The networks of the U.S. Agency for Global Media continue to provide unrivaled news coverage of China’s treatment of ethnic Uyghur Muslims and other minorities in the northwest region of Xinjiang, including new firsthand accounts from ethnic Kazakhs and Kyrgyz minorities.
Exclusive reports from USAGM networks and other outlets have played a huge role in alerting the world to the vast network of camps where Chinese authorities are believed to have held up to 1.8 million Uyghurs and other Muslim minorities since early 2017. The U.S. government in January designated the Chinese government’s policies targeting ethnic Uighur Muslims and other minorities in the northwest region of Xinjiang as genocide.
New reports from Radio Free Europe/Radio Liberty focus on the horrors faced by ethnic Kazakhs and Kyrgyz minorities who managed to escape what China calls “re-education” camps.
RFE/RL’s Kazakh Service’s TV documentary, “Between Dictatorship and Democracy,” follows the story of Sairagul Sauytbay, an ethnic Kazakh whistleblower who said she faced torture in a Chinese camp. RFE/RL has followed her since her trials in Kazakhstan, through to the moment she escaped to Sweden after Kazakh authorities denied her political asylum request. One year later, a Kyrgyz Service journalist visited her in Sweden to see how her life has changed. The documentary premiered on January 14 in both Kazakh and Russian.
In 2020, Sauytbay was awarded the U.S. State Department’s International Women of Courage Award for providing firsthand details of the human rights situation in the camps. She told VOA at the time that she hoped the award would “help the plight of the voiceless Uyghurs and Kazakhs oppressed in China.” A medical doctor, she said she was forced to train “political ideology” instructors while she was detained.
Current Time, USAGM’s 24/7 TV and digital network for Russian speakers around the world, tracked down and interviewed ethnic Kyrgyz and Kazakhs who are trying to locate and rescue relatives in China’s infamous camps. Among them, a Kazakh musician whose father died in the camps. His father had been arrested and sentenced without a trail for 20 years for helping a neighbor write a complaint letter to Beijing about local authorities who beat a family member to death. “My father believed so much in the rule of law and the judicial system in China. Unfortunately, they did not reciprocate,” he told Current Time.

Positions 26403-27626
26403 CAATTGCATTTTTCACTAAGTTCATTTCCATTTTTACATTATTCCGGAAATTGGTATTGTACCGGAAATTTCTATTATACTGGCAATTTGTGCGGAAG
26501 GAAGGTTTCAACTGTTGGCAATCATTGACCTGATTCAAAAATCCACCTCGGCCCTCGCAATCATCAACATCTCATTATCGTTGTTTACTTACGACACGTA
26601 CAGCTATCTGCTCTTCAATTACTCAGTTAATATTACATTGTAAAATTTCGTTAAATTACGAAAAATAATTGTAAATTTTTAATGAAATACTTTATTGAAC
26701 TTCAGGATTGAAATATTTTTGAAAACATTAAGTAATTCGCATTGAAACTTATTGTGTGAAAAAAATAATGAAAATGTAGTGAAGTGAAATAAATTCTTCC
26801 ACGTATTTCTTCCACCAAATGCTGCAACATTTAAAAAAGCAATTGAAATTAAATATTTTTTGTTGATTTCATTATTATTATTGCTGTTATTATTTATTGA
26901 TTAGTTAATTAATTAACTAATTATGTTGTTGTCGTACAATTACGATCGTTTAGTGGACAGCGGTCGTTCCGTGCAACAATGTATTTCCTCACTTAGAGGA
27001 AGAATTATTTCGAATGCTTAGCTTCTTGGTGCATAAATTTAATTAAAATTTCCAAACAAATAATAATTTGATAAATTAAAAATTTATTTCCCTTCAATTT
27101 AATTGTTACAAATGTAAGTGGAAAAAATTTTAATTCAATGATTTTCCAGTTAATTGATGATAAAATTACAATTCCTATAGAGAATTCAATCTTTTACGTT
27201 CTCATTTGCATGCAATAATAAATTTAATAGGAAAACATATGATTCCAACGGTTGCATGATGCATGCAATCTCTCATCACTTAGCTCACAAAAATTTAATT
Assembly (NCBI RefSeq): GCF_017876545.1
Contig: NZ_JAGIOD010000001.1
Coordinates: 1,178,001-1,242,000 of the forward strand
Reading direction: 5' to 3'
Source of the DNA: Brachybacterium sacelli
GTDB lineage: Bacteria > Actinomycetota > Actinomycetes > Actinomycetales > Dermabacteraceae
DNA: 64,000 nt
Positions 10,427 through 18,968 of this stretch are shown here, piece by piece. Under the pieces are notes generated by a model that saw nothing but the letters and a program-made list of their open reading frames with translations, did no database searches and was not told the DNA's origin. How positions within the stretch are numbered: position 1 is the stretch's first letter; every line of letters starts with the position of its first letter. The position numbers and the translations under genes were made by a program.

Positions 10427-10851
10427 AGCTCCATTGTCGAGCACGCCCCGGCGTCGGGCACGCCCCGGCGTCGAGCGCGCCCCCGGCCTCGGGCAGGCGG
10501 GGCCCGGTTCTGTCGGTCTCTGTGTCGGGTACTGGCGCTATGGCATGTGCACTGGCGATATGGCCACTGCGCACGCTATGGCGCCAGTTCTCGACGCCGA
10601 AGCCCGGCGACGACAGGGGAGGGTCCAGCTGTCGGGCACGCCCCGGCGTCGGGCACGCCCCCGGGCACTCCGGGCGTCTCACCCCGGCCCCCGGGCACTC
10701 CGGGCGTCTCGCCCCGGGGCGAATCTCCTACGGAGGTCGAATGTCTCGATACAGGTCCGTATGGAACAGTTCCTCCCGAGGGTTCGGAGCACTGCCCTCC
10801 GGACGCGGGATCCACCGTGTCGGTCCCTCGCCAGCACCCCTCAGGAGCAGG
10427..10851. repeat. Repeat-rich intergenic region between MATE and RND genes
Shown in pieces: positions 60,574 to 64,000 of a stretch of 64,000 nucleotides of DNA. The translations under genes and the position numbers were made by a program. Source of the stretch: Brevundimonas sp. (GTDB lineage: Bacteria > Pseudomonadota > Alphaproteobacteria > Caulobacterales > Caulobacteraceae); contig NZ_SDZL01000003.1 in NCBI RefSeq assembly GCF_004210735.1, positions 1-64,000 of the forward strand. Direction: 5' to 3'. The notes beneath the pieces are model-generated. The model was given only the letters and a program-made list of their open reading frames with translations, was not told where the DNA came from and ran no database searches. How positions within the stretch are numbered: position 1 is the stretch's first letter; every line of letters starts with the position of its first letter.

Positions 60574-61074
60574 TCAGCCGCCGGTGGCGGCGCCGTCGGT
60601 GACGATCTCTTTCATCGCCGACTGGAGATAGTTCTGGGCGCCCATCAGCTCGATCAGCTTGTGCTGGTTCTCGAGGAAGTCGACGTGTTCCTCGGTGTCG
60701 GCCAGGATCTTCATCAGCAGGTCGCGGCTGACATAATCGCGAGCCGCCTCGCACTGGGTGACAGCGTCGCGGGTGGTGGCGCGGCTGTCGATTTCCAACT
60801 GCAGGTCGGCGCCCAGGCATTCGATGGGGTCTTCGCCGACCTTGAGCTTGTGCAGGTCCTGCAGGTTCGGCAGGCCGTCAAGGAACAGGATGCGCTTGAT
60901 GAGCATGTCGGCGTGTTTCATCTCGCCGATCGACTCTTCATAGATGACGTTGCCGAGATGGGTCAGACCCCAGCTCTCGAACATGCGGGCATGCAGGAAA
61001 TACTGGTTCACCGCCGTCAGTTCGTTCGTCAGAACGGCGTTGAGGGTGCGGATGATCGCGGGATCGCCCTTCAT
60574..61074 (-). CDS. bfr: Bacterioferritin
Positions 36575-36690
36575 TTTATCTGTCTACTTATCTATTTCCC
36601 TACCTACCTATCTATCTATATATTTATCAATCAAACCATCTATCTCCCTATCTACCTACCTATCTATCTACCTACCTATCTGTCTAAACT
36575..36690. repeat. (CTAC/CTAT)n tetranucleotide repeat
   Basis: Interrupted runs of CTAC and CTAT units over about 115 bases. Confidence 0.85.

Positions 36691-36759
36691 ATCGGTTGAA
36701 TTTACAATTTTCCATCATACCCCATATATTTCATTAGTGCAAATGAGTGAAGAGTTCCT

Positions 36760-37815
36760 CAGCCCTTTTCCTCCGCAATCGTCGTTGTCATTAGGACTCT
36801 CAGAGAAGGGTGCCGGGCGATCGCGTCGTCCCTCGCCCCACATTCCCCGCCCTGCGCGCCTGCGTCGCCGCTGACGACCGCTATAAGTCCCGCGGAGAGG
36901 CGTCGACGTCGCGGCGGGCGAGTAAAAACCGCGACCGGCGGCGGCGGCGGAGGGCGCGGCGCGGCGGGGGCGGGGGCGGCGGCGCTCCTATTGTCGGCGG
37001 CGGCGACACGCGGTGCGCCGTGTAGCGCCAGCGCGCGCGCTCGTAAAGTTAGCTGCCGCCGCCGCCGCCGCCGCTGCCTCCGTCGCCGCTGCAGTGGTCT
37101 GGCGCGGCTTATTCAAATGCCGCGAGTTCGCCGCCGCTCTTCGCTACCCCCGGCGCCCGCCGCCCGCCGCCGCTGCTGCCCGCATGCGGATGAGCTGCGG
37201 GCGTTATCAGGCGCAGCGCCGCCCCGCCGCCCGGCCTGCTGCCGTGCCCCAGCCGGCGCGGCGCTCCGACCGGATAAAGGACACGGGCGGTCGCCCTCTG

Radio Free Asia’s Uyghur Service, long credited with being the first to expose the mass Uyghur detentions, was able to confirm in January that a prominent Uyghur poet and author, Haji Mirzahid Kerimi, 82, died while serving an 11-year prison for writing five books about Uyghur culture that the Chinese government had blacklisted.
RFA’s Uyghur Service in late 2020 was able to uncover satellite imagery that appears to show a cemetery and crematorium separating two internment camps in northwest China’s Xinjiang Uyghur Autonomous Region. The new images are raising fears that government authorities are working to cover up deaths in the facilities, RFA reported.
The service also broke stories in 2020 on the forced sterilization and sexual abuse of female detainees and the situation facing “orphaned” children whose parents have been detained. Several members of RFA’s Uyghur Service have had family members in China detained or jailed in retaliation for their work at RFA.
Programming from USAGM’s Middle East Broadcasting Network likewise has put a spotlight on China’s treatment of Uyghurs and other minorities. Due to China’s foreign investments in the Middle East and its growing influence in the region, few Arabic-language media outlets will address this issue head-on and the humanitarian crisis is largely unknown in the region, absent MBN coverage.
MBN regularly covers statements from the White House and Congress regarding the plight of the Uyghur population. Alhurra reported on Uyghur activists who announced they documented the presence of approximately 500 camps and prisons run by the Chinese government; it also aired air the investigative documentary “Inside China,” which showed undercover footage from China’s restricted Xinjiang region.